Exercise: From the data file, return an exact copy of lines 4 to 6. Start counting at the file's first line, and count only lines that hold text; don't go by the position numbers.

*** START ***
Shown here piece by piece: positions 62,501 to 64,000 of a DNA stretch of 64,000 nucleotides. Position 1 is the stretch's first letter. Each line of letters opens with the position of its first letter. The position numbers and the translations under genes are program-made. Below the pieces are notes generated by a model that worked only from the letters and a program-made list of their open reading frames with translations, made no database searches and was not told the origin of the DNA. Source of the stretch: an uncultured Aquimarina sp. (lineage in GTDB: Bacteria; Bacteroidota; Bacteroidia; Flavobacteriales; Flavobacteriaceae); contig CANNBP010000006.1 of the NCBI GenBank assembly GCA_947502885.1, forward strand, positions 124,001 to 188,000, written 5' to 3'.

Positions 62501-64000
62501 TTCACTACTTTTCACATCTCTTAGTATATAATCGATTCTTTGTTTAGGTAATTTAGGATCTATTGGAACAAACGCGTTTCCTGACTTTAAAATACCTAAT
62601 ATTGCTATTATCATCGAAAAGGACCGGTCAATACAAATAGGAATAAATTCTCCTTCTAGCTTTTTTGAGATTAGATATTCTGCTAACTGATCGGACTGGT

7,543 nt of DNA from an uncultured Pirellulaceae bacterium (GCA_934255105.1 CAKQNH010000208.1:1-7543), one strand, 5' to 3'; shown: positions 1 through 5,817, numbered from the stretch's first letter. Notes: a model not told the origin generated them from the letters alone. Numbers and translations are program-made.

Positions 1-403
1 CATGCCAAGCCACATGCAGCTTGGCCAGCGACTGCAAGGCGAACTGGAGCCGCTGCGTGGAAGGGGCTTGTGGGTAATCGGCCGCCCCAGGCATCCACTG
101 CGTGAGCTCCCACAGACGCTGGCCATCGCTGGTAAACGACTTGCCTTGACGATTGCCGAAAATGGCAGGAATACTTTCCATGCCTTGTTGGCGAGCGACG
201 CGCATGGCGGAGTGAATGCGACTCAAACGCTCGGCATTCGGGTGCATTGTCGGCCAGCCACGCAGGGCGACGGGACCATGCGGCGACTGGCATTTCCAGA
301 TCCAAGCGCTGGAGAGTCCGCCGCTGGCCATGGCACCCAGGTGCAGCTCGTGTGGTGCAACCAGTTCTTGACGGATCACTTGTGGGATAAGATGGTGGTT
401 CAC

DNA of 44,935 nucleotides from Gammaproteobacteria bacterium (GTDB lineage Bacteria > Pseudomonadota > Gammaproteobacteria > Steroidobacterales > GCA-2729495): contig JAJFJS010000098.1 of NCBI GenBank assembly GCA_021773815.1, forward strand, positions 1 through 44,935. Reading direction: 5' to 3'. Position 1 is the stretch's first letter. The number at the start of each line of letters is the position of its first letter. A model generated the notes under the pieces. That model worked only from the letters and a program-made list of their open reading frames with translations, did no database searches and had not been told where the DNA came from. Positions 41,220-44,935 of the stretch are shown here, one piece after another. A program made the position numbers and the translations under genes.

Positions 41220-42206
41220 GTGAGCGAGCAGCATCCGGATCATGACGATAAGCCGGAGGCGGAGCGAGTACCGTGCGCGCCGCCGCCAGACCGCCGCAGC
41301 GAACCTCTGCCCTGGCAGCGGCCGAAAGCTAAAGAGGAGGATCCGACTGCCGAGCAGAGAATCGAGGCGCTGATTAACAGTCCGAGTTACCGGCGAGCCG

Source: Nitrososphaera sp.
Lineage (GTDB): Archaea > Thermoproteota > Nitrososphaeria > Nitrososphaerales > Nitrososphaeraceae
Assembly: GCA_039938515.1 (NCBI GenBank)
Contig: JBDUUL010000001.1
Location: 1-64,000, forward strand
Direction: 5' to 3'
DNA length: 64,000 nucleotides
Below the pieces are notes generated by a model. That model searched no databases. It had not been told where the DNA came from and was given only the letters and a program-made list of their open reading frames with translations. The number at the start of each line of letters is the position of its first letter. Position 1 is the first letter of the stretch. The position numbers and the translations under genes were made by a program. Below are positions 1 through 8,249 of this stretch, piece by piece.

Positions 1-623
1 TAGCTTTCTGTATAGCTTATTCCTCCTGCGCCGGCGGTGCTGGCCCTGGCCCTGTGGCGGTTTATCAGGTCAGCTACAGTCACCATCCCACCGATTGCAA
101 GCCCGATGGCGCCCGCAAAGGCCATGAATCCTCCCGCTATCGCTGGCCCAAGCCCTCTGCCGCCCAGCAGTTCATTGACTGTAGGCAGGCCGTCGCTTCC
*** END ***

62601 ATTGCTATTATCATCGAAAAGGACCGGTCAATACAAATAGGAATAAATTCTCCTTCTAGCTTTTTTGAGATTAGATATTCTGCTAACTGATCGGACTGGT

7,543 nt of DNA from an uncultured Pirellulaceae bacterium (GCA_934255105.1 CAKQNH010000208.1:1-7543), one strand, 5' to 3'; shown: positions 1 through 5,817, numbered from the stretch's first letter. Notes: a model not told the origin generated them from the letters alone. Numbers and translations are program-made.

Positions 1-403